A new type of image spam puts text within wallpaper, or e-mail stationery, to bypass spam filters.
Image spam uses text embedded in an image to foil traditional spam filters that catch spam by scanning messages for key words and by using other text-based techniques.
Normal image spam is delivered as an attachment or loaded into an e-mail via a URL, says Paul Henry, vice president of strategic accounts for Secure Computing.
But a new type of image spam Secure Computing found this week takes advantage of e-mail stationery, which consists of an HTML template. When used legitimately, the template might contain a company’s logo and the sender’s name and contact information, just like a piece of letterhead paper.
Many antispam programs are trained to ignore these backgrounds, or wallpaper, because they are often used to send real e-mails, according to Secure Computing. The new spam e-mail, which promotes a pump-and-dump stock scam, puts the text within one of these stationery backgrounds, the vendor says.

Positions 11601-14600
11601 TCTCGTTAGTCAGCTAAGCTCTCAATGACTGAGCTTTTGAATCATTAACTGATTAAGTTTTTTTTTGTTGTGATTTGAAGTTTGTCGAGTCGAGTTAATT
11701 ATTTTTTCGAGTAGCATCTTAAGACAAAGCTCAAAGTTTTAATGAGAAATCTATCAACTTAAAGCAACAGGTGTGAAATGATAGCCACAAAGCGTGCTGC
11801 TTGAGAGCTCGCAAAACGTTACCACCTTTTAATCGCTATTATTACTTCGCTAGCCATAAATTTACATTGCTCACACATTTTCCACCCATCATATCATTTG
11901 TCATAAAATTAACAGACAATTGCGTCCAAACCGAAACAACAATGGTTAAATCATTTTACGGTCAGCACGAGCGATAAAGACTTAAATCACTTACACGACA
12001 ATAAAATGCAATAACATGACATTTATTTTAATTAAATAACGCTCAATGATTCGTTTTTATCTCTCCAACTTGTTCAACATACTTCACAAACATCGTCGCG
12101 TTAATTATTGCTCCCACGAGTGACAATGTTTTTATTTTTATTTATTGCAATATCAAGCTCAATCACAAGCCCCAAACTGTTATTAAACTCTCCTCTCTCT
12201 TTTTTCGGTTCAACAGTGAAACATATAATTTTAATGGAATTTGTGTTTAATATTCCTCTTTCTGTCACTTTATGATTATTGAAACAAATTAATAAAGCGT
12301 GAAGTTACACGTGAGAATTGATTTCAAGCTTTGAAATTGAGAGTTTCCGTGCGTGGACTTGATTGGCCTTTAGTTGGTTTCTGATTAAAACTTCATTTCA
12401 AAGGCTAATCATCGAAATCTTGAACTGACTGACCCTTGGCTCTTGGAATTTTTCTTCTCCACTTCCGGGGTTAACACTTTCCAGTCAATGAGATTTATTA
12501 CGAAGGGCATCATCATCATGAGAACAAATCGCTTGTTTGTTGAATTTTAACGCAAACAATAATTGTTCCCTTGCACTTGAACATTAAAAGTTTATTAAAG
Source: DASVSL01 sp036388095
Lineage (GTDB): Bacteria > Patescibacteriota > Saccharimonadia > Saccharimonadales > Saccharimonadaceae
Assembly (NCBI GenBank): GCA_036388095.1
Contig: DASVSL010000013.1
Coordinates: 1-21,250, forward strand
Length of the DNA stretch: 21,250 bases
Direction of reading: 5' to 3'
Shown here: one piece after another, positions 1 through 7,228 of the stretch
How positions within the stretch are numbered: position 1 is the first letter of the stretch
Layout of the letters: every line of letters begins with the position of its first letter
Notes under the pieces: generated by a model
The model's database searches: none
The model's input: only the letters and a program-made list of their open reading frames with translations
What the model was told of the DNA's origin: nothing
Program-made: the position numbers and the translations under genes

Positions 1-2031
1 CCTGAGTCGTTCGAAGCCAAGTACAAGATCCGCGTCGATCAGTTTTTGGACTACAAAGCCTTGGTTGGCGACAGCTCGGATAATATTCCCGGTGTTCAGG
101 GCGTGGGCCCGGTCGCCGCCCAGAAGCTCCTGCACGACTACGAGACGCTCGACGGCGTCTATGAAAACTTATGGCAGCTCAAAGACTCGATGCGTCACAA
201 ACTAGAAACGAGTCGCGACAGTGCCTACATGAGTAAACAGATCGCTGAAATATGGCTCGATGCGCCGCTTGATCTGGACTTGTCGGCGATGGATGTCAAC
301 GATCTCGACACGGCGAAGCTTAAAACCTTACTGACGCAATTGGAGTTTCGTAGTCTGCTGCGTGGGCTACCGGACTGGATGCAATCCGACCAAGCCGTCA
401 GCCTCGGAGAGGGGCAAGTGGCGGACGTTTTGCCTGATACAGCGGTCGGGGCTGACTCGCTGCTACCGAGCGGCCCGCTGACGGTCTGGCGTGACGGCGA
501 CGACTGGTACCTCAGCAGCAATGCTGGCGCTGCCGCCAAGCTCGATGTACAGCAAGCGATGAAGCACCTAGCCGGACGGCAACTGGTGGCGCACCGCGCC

“This latest twist we just saw is really interesting,” Henry says. “It’s going to be yet another update that will have to be made to the filtering programs in order to be effective in blocking this new methodology.”
The new threat comes just a couple weeks after statistics from McAfee indicated that image spam’s prevalence had fallen drastically since the beginning of the year.
The new type of image spam could be used for pharmaceutical schemes or perhaps malware attacks, the vendor says. Secure Computing claims its own product, which filters e-mail based on a sender’s reputation, can block this type of spam.
“It’s going to increase the amount of spam people are going to see in their in-boxes. It’s yet another way to bypass a spam filter,” Henry says. “If you think about it, these guys are pretty crafty.”
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